But, even with basic things like travel, basic things like shopping for a car, all types of things that you can benefit in saving money and saving time that you can now do online. But it really comes down to maybe four main points that I see that we could fall behind if folks aren't really gravitating to PC ownership with Internet access and really pushing themselves to be involved digitally. And that is economic equality.

Social mobility is another, and the way computers and computer networks play an increasingly important role in our learning and in our career and in our professional development and lifelong learning. But also, democracy, you know, having more viewpoints. Being able to have access to more information more readily makes you more empowered and should enable us to have a healthier democracy about issues.

And then, ultimately, this speaks to a broader area of just economic growth in general. If more people are using information technologies to get themselves connected, we would probably see more African-Americans in business utilizing technology tools that would put them on the same playing field as some of their corporate competitors.

CHIDEYA: So, if you are one of those people who either doesn't have a computer at home, or doesn't have high-speed connectivity--and realizing, Mario, that this is an issue of money and knowledge, and those are two big barriers. Some people don't have the money. Some people say, well, I'm going to have to learn a whole new set of skills. What kinds of tools or programs are there out there to help you either get a computer or learn how to use one?

ARMSTRONG: And this is the challenge, right? I mean, you can go to Dell online and desktop computers have come down in price. You could go to HP. You can go to all your manufacturers and try to acquire it, but if you don't have the money, you just don't have the money. You may recognize that you need to get this technology, but what are some convenient ways to do so?

So, some cities have been aggressive in helping to bridge the digital divide. You're seeing that in Philadelphia. You're seeing that in your hometown of Baltimore, Maryland, and over on the west coast in San Francisco--some really interesting programs that are being run by local government. So, you need to find out what your local government is up to.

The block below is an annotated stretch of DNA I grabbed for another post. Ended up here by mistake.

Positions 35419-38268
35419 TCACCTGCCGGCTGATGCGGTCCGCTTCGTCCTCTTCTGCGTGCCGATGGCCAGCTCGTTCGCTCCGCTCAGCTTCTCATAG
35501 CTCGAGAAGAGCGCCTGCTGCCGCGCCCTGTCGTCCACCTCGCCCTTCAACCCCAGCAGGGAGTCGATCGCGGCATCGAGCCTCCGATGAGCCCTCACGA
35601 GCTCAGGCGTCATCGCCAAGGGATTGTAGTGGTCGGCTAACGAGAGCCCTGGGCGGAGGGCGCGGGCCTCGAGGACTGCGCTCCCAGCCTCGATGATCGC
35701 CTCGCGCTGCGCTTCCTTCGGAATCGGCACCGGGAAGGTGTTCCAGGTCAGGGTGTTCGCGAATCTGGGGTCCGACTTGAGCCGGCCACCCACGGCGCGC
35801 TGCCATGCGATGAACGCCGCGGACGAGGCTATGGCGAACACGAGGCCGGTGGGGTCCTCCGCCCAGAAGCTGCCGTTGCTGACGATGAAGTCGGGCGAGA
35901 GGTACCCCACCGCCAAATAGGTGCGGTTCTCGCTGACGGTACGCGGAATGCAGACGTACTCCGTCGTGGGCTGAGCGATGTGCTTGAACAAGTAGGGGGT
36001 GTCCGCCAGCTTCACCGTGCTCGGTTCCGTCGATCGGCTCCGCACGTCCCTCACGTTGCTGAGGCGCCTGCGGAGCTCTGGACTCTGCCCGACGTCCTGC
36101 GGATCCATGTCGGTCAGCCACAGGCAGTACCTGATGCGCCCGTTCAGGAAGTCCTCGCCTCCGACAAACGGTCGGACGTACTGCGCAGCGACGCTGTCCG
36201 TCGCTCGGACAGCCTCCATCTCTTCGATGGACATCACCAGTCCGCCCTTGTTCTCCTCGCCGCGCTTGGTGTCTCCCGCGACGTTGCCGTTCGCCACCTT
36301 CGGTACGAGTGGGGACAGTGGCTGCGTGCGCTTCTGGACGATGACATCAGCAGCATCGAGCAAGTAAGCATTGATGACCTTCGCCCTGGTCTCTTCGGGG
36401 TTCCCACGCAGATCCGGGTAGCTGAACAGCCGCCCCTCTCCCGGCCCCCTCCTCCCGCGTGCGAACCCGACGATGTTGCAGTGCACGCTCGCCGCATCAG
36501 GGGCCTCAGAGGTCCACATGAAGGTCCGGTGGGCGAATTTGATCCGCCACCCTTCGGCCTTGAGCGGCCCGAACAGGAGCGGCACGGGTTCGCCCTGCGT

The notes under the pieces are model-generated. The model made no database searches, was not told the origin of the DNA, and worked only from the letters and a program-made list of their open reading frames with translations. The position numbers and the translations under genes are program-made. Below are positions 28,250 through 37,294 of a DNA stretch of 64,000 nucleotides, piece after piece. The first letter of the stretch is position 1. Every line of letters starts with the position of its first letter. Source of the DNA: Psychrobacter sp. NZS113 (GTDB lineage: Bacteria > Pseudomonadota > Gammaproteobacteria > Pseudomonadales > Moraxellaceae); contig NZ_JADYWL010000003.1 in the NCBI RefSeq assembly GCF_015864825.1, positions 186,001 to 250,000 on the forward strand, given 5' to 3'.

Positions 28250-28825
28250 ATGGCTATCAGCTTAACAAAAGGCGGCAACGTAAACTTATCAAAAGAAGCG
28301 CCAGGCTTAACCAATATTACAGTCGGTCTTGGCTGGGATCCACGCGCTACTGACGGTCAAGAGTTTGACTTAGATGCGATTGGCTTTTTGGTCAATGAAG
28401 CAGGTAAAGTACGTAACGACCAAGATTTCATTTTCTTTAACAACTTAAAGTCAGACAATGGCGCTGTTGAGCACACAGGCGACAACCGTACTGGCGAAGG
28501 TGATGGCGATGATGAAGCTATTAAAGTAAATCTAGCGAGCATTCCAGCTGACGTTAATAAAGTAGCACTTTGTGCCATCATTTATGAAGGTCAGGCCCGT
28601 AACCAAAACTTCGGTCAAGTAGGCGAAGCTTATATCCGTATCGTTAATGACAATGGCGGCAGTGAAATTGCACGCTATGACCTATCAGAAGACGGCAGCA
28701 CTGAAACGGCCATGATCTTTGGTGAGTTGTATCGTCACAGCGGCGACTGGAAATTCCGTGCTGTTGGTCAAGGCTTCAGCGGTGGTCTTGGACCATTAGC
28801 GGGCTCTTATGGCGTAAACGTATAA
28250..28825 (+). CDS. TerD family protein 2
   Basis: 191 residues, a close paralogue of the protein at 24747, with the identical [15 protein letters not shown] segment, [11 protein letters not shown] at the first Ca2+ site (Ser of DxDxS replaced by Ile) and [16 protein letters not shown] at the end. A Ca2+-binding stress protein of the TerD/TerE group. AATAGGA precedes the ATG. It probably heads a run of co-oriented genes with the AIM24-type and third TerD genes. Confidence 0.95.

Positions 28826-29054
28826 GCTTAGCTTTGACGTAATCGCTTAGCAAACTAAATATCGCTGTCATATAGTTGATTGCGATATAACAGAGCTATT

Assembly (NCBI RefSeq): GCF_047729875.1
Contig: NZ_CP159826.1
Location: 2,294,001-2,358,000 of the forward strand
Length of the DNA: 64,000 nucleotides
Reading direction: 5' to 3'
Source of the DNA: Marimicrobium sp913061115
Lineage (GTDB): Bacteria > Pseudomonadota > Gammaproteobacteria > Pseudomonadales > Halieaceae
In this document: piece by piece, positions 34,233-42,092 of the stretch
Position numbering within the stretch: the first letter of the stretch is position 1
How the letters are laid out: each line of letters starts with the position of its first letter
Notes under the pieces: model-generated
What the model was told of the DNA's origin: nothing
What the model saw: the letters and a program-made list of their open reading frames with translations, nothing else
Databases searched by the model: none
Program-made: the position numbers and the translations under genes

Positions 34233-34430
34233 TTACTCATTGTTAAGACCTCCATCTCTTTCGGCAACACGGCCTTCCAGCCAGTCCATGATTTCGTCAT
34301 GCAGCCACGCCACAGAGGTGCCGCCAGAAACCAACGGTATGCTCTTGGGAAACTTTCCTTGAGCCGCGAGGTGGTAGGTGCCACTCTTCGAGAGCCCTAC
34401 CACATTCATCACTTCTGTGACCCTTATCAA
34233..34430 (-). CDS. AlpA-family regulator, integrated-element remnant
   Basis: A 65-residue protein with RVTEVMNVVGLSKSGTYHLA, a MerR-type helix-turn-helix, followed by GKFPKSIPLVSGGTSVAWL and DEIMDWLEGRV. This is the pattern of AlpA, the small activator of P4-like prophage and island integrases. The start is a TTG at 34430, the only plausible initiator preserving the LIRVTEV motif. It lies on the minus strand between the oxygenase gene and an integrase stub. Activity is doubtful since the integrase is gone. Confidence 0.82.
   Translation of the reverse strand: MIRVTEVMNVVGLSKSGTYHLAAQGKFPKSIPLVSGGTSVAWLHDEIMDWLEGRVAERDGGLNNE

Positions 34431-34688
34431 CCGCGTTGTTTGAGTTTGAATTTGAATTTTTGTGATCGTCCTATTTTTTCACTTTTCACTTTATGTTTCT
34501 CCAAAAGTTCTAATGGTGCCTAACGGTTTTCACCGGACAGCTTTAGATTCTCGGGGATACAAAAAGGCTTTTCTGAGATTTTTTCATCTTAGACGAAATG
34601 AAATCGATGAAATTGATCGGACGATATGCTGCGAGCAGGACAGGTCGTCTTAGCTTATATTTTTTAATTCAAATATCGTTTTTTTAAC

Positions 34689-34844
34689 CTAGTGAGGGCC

The only other suggestions that I can make is that many of the manufacturers of hardware also have refurbished equipment--equipment that is good enough to get you online, that brings you up-to-date--may not have all the tools, but it's probably half the cost. So, if you're shopping for a computer, and look for the refurbished section of their Web sites where you can find some amazing deals that can help you get access.

Outside of that Farai, we're really leaning on the industry to help out. And the only other case that's really seeming to really paint some hope on this picture is Google, and they have just launched this major wireless initiative which enables all folks in San Francisco to connect to the Internet wirelessly.

But now they're talking about a new service that they just announced called Glo-Fi, which would globally enable anyone access to the Internet for free. This really has some major telecommunications providers shook up, but this is kind of what we need in order to bridge this digital divide.

CHIDEYA: All right. Well, that's a lot to think about. We're going to stay tuned on those developments. Mario Armstrong is our tech expert here at NEWS AND NOTES. He also does radio shows on technology for Baltimore area member stations WEAA and WYPR. Thanks, Mario.

ARMSTRONG: Thank you, Farai.

Copyright © 2006 NPR. All rights reserved. Visit our website terms of use and permissions pages at for further information.

NPR transcripts are created on a rush deadline by an NPR contractor. This text may not be in its final form and may be updated or revised in the future. Accuracy and availability may vary. The authoritative record of NPR’s programming is the audio record.